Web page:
Robert Pattinson helps a new Batman out of the darkness

Robert Pattinson is not morally opposed to superhero movies. But he wasn’t exactly looking for them before “The Batman” came along.

The 35-year-old who seemed to be emerging as a fully formed superstar in mega franchises like ‘Harry Potter’ and ‘Twilight’ has found himself over the past decade pursuing bolder, smaller movies with directors interesting and roles where he could stretch and disappear behind an archaic New England accent, like in “The Lighthouse,” an explorer’s scruffy beard in “The Lost City of Z,” or the clash of bleached hair messy that accompanies him on an endless chase in “Good Time,” to name a few.

What’s odd is that it was “Good Time,” a $2 million movie, and its frenetic, plummeting energy that convinced director Matt Reeves that Pattinson should be his Batman. It was 2017 and Reeves, the man who brought freshness and courage to the last two ‘Planet of the Apes’ films, had raised his hand to usher in a new iteration of the Dark Knight while Ben Affleck was in hanging up his cap. Reeves began writing the film for Pattinson, not having a clue how interesting it would be.

Fortunately, in Pattinson’s mind, Batman predated and existed outside of the “superhero craze.” Growing up in England, he remembers watching the cartoon, the Adam West series (which he swears was still shown in the UK as a child in the 1990s) and coveting his costume and his Happy Meal toys. Then there were the movies.

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“No other movie has been so deeply reimagined in so many different ways,” Pattinson said. “Tonally, it’s kind of that they’re not on the same show. There is like another type of inheritance.

Reeves’ idea was to return to Batman’s detective roots, creating a 1970s noir style a la “Chinatown” or “The French Connection” that meets classic “Warner Bros.” gangster picture” where Batman and Gordon hunt a Zodiac-like killer who leaves riddles addressed to Batman at crime scenes around Gotham.

“I didn’t want to reinvent the franchise, but in some ways take it back to its roots, which are in mystery and detective work,” said Jeffrey Wright, who plays Gordon. “He wanted to celebrate Batman as the world’s greatest detective.”

Reeves knew he couldn’t do a straight-up origin story – audiences have seen Martha Wayne’s scattered pearls more than enough times – so he decided to drop audiences off somewhere where Bruce isn’t Batman. only for a little over a year.

“You have to realize what people love about Batman,” Reeves said. “You’re going to have a Batmobile chase, you’re going to have spectacle, fights, he’s going to come out of the dark in the suit…all of that is essential. But you also have to do something fresh.

This hero version is more reclusive than playboy and he doesn’t spend his precious hours on bodybuilding either. Reeves said he saw him as a bit out of control and a bit “uptight”, like a drug addict who goes out every night looking for street fights and sleeps during the day.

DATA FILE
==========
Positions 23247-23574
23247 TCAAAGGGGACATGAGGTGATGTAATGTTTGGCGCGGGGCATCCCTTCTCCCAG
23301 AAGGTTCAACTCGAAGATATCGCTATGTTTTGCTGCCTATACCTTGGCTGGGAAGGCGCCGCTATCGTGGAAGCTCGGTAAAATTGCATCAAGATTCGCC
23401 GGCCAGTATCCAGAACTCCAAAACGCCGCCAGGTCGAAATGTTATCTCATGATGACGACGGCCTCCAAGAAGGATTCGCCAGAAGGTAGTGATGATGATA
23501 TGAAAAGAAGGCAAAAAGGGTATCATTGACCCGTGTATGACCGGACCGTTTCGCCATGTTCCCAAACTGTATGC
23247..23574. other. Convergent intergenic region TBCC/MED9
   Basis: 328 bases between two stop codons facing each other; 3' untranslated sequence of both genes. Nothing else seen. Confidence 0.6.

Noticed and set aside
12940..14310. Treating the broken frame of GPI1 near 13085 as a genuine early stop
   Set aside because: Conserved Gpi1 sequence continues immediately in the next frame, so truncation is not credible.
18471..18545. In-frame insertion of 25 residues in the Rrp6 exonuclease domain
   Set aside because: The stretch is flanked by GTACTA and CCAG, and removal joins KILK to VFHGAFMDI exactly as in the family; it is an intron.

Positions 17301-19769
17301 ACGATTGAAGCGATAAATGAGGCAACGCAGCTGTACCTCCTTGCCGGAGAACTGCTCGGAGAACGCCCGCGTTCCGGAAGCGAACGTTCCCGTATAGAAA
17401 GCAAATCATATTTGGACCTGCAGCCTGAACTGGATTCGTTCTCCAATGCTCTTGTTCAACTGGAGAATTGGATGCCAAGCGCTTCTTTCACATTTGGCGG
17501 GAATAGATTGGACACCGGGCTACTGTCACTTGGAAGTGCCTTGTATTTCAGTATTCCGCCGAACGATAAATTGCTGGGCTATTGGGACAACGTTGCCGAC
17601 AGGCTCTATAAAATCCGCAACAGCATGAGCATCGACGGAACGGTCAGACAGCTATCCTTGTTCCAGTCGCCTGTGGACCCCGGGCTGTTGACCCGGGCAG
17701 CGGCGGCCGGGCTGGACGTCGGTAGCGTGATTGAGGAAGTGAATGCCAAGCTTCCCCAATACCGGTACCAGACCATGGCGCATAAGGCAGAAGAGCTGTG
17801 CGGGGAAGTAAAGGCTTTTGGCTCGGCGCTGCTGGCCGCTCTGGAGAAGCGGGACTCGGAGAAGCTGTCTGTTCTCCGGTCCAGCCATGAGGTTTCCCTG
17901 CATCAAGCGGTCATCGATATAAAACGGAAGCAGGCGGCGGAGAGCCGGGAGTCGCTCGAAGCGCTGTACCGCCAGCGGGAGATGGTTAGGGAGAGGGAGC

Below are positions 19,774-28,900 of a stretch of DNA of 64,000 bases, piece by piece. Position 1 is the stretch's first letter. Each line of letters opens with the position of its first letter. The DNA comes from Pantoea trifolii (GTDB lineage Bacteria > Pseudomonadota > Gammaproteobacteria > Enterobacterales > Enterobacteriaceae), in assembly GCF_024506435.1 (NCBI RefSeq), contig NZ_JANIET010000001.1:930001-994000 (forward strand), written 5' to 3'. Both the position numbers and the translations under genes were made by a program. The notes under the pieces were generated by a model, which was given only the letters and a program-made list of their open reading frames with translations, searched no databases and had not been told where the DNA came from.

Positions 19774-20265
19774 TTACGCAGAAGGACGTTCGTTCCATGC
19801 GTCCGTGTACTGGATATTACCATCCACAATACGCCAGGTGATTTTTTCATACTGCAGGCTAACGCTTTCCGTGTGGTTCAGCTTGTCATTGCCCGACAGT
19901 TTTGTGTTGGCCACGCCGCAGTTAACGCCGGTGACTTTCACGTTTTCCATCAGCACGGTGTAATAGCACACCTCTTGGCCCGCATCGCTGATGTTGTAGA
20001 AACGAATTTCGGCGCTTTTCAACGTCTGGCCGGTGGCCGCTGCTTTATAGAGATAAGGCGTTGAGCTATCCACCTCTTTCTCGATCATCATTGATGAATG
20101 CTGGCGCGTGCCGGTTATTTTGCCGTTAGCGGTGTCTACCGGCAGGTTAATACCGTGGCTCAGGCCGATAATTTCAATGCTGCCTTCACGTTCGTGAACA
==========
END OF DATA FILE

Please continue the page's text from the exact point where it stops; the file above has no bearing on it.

“We find him in a place where he hasn’t perfected himself yet, declaring himself an agent of revenge,” Reeves said.

To star alongside Batman, Zoë Kravitz was cast as Selina Kyle, the femme fatale with a traumatic past who is on her way to becoming Catwoman. The chemistry between Pattinson and Kravitz, who are longtime friends, was “immediately apparent,” Reeves said.

“I think they’re very attracted to each other, and they push each other’s buttons as well,” Kravitz said. “They’re both people who have been alone for a really long time…it’s scary for them to feel vulnerable or care about someone.”

They also enlisted a host of veteran actors to complete the corrupt world of Gotham, including John Turturro as Carmine Falcone, Paul Dano as Edward Nashton/The Riddler, Andy Serkis as Alfred and a Colin Farrell disguised as a prosthesis as Oz/The Penguin.

“I just had carte blanche to experiment and play,” said Farrell, who as a lifelong Batman fan was even a little amazed to see Pattinson in “the suit” for the first time.

Production began in the UK in January 2020 and things went well until the world shut down in March 2020. With around 25% of ‘The Batman’ filmed, Reeves even wondered if they would finish. . They resumed five months later, with several hiatuses due to COVID-19 cases, and finally ended in March 2021.

“I didn’t realize how much work it had actually been,” Pattinson said. “I looked like I was living under a rock…I literally hadn’t seen the sun for about 18 months. I just feel like I’m vaguely back to normal now.

Now, after several release delays, the film finally hits theaters around the world on March 4. Anticipation is always high for a Batman movie, but “The Batman” carries more than the weight of a normal blockbuster on its shoulders, from the enormous box office pressures on how audiences will receive Pattinson and the new direction of the franchise, which includes plans for more movies and a spin-off series.

But Pattinson thinks the pressure “is great”.

“Sometimes you can put so much effort into something and then nobody cares, so just know there’s kind of a ravenous audience out there,” Pattinson said, taking a beat and smiling before adding, “I hope.”

“People are going to have an opinion on whether you did it right or not,” he said. “That’s exciting.”


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